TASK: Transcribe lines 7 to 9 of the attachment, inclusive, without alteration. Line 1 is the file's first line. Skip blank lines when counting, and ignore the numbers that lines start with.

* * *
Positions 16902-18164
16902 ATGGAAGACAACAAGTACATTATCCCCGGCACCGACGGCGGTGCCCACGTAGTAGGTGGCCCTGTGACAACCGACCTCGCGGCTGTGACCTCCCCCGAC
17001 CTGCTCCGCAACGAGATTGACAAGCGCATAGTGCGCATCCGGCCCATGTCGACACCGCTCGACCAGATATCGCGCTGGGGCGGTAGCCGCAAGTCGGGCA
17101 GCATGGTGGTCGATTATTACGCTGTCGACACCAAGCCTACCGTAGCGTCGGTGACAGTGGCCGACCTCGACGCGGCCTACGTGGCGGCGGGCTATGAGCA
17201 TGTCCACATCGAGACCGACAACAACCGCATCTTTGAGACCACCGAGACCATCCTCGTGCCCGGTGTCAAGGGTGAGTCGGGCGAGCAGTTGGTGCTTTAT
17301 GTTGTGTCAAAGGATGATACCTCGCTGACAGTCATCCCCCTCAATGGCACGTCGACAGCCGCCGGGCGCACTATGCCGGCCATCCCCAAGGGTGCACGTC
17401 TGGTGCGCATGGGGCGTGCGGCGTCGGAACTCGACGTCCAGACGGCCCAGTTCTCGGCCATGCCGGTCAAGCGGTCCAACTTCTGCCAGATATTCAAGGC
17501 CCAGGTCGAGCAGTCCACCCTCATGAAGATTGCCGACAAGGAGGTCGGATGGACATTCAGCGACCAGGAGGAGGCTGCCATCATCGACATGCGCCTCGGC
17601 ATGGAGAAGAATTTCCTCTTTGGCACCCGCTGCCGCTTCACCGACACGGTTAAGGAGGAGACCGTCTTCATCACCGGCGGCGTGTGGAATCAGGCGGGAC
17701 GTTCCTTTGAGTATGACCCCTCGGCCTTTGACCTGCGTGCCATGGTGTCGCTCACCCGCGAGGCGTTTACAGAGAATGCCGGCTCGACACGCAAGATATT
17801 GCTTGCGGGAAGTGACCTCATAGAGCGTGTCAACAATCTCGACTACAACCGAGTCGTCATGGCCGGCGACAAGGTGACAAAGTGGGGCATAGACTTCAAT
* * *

17401 TGGTGCGCATGGGGCGTGCGGCGTCGGAACTCGACGTCCAGACGGCCCAGTTCTCGGCCATGCCGGTCAAGCGGTCCAACTTCTGCCAGATATTCAAGGC
17501 CCAGGTCGAGCAGTCCACCCTCATGAAGATTGCCGACAAGGAGGTCGGATGGACATTCAGCGACCAGGAGGAGGCTGCCATCATCGACATGCGCCTCGGC
17601 ATGGAGAAGAATTTCCTCTTTGGCACCCGCTGCCGCTTCACCGACACGGTTAAGGAGGAGACCGTCTTCATCACCGGCGGCGTGTGGAATCAGGCGGGAC